6 Hand-Drawn Script Fonts for Your Next Project
Hand-drawn script fonts are in style right now and can be seen in most project types from advertising to personal branding.
Applying hand-drawn fonts can be tricky for those not familiar with brush script or calligraphy. A general rule of thumb when working with a more ornate and expressive font is to give it space in the design, so if you are working with a script font, leave enough room around it. Also, you can experiment with the kind of font you pair it with but if you’re not sure, choose a simple sans-serif. When scaling the font err on the side of making it bigger, the swoops and swashes of a script font really look great writ large.
One thing you’ll notice with this font style is that there is so much variation. The fonts tend to have a totally different hand-writing style that can be very expressive of how the font should be used. A really ornate script fonts works well on wedding invitations, for instance, and one that is more understated with simple lines has a kind of minimal sophistication that could work for a clothing brand. The fonts also are made with a wide variety of pens and brushes, making them essentially different hand-drawn font types.
Collected here are six stellar examples that show the variety and potential of these font types.
Mega Fresh from BLKBK is a bold brush handwriting font that’s stylish and laid back. The swashes have a kind of retro vibe, like what you might see on store signs from the 1950s. It would be a great choice for a club or restaurant.
Northwell by Sam Parrett is an elegant and rustic handwritten font that has tall ascenders and descenders. The design looks like a signature and is created with a dry brush which adds a lovely texture to the letters.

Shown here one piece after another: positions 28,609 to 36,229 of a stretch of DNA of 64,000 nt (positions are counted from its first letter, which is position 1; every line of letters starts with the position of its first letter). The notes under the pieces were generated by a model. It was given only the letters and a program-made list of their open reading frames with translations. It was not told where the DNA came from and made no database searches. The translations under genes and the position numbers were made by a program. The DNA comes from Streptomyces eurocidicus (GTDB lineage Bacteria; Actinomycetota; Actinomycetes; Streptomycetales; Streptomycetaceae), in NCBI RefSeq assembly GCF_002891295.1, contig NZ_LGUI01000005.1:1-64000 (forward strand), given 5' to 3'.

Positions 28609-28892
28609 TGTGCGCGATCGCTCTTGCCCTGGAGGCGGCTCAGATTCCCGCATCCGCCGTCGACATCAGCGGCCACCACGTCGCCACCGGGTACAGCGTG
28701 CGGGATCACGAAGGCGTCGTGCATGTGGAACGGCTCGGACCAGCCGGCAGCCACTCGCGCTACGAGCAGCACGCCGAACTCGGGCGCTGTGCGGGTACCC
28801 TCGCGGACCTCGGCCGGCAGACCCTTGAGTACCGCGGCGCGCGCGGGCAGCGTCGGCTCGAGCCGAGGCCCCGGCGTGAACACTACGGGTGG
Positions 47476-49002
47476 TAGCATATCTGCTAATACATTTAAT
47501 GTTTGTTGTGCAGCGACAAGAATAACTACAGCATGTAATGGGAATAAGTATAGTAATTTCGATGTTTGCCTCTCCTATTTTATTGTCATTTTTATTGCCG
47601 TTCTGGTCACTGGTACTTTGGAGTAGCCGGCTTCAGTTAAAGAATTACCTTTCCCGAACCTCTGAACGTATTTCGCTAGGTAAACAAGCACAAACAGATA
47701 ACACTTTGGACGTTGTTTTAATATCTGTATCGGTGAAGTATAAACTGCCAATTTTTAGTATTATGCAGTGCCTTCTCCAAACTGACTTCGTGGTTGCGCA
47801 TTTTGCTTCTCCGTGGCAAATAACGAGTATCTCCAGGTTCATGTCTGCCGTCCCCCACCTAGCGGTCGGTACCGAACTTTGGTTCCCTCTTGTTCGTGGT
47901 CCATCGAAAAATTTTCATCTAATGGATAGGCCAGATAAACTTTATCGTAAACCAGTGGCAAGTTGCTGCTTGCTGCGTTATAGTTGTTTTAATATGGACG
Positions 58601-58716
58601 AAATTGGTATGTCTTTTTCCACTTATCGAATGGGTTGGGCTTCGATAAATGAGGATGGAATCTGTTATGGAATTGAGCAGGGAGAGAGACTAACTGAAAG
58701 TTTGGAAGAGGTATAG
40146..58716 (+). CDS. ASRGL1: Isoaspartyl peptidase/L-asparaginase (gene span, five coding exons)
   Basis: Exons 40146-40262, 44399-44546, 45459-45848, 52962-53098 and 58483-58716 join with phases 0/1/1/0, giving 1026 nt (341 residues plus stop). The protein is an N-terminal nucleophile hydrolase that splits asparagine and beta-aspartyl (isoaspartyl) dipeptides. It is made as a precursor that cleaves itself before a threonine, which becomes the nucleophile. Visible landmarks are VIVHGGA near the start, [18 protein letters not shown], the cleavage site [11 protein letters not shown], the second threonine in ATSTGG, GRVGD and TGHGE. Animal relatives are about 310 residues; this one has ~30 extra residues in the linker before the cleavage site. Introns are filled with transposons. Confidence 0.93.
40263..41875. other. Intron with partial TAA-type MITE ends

Kudeta from MicroMove is a bold hand-drawn font with calligraphic elements and variation in thick and thin strokes. A sophisticated font, it would work well in advertising and branding design projects.
The Buffalo font from Amtypes has a feminine and clean look with a totally smooth and even line. It would be a great choice for branding for bloggers and editorial headlines.
Stevewonder from Tooris shows how personal a hand-drawn script can be. The font is inspired by the handwriting of Stevie Wonder and has a kind of visual lyricism and whimsy, with ornate smoothes and swashes. The font would be a great choice for product branding and headlines.
To see a whole selection of script fonts in action take a look at the collection Ink Favorites from Font Forecast. A diverse selection of realistic calligraphic fonts, they are an excellent choice for invitations, cards and product branding.
Margaret Penney is the Managing Editor of Notes on Design. Margaret is a teacher, designer, writer and new media artist and founder of Hello Creative Co.
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